Styx- Paradise Theatre- Tommy Shaw, James Young
Quick, lightning round: if I told you that over forty years ago one of America’s top music acts released a concept album that identified growing cracks in the foundation of our society and presciently predicted everything we find today, who would you guess it was? Bob Dylan? Neil Young? Crosby Stills and Nash? I doubt that Styx would come to mind to many, but that is precisely what Paradise Theatre was part lament, part warning. And when you hear my guests Styx guitarist James “JY” Young and former member Dennis DeYoung discuss the America they were observing in January 1981, it is disconcerting to realize now how those warnings by and large went unheeded.Over the course of four decades interviewing the various members of Styx it became apparent that, even while ascending to one of America’s most popular bands and selling millions of copies of four consecutive albums between 1977 and 1982, a struggle for artistic direction was occurring among keyboardist/ co-founder Dennis DeYoung , Styx guitarists Tommy Shaw and James “JY” Young. It became glaringly obvious when Styx followed 1978’s hard-rocking multi-million seller Pieces of Eight, heavily laden with Shaw and Young rockers, with the album Cornerstone containing the hugely popular ballad “Babe” written and sung by DeYoung.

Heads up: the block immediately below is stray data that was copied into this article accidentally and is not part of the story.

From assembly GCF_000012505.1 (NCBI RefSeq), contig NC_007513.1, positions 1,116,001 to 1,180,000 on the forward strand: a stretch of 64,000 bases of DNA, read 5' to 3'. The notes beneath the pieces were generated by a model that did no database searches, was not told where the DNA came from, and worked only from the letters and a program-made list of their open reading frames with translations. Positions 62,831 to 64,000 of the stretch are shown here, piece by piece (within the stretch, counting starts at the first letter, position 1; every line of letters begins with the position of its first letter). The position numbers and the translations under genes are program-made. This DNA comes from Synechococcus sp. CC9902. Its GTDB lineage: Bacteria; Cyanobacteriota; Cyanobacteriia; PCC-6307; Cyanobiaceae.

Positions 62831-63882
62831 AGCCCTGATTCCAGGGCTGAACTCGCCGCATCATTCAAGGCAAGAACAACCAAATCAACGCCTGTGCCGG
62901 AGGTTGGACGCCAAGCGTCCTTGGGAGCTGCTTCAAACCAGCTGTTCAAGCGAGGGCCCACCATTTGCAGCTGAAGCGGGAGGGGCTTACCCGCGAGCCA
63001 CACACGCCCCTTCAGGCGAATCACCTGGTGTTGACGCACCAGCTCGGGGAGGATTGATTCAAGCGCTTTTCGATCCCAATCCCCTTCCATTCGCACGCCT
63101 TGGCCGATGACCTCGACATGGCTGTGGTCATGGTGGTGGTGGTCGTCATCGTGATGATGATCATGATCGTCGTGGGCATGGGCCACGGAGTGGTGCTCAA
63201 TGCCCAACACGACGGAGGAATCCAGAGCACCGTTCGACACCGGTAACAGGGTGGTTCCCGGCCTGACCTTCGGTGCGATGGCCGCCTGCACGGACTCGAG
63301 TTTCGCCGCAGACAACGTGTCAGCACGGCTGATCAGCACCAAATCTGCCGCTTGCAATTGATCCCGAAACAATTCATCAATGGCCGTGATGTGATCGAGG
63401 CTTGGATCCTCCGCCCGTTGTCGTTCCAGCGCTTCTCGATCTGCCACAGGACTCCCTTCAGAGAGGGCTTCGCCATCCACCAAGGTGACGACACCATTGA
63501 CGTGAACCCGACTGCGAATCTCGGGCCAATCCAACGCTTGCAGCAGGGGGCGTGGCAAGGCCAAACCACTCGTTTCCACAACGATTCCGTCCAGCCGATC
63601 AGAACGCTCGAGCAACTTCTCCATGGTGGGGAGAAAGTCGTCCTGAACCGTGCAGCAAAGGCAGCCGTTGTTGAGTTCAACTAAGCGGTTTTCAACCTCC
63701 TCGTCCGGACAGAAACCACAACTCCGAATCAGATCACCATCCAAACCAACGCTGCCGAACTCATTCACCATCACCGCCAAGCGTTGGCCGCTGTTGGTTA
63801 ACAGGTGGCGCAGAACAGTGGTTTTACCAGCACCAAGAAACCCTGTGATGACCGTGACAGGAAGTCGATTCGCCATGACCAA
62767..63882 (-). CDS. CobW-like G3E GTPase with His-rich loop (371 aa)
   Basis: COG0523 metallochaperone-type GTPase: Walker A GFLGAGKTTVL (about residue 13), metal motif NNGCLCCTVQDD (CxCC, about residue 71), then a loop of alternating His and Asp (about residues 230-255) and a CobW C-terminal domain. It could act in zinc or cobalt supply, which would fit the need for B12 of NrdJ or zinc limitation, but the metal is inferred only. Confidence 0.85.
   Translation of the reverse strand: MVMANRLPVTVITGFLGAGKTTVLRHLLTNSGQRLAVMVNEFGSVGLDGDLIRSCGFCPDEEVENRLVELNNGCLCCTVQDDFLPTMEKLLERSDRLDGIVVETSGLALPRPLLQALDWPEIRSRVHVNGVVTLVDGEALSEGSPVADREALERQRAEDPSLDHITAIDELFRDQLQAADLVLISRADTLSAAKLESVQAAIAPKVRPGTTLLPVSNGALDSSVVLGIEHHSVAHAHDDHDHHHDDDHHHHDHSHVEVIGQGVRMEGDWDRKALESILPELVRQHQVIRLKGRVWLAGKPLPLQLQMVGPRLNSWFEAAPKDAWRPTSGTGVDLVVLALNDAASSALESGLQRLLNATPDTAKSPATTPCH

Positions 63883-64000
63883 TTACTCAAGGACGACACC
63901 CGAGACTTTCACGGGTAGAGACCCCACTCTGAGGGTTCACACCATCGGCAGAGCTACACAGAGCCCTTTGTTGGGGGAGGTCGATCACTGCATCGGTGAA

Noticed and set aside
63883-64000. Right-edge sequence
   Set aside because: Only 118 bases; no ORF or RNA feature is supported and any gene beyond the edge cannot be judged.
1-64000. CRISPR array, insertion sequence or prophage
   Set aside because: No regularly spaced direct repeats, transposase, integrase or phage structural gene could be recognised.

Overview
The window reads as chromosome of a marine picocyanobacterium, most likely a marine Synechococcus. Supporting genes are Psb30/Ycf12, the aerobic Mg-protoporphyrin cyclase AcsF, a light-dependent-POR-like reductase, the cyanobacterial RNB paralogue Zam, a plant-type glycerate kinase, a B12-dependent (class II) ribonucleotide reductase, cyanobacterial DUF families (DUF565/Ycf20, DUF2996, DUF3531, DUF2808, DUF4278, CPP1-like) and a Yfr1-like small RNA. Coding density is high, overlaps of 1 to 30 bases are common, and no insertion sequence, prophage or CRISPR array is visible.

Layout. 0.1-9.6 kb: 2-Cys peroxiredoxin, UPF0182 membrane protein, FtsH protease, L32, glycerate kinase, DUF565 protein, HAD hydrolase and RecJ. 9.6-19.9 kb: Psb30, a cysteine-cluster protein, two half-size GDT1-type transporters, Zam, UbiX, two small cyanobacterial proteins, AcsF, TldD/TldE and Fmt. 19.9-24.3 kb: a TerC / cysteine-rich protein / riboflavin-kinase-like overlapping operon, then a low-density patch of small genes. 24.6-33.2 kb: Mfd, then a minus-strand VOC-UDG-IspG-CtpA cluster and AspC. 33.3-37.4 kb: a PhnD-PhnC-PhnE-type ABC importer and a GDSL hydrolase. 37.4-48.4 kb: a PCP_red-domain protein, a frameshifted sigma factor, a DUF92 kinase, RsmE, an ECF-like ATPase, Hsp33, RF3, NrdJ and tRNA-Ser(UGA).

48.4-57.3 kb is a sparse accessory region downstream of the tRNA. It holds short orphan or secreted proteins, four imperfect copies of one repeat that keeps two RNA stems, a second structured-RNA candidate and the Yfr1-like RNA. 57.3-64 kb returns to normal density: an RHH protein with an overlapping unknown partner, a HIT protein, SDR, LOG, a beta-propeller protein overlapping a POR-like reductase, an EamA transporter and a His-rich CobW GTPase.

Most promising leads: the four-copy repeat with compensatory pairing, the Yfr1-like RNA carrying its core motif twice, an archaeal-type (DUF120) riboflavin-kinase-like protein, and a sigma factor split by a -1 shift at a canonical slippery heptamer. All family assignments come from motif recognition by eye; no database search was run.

What a revelation it was then to find that the band members never actually discussed the elephant in the room until this classic rock interview, which also includes current Styx singer/ keyboardist Lawrence Gowan‘s somewhat more objective perspective. Not since their breakthrough The Grand Illusion had singer/ songwriters DeYoung, Shaw, and JY contributed as equally and supportively as they did on January 1981’s Paradise Theatre containing in-concert perennials “Rockin’ the Paradise”,”Too Much Time on My Hands”,”The Best of Times”,”Snowblind”, “Lonely People”, and “Half Penny, Two Penny“. And not surprisingly, the musical alliance yielded the top-selling Styx album ever. Current Styx lifers JY and Shaw, plus DeYoung, screen the American Dream, alternately in and out of focus four decades later, at the Paradise Theatre . – Redbeard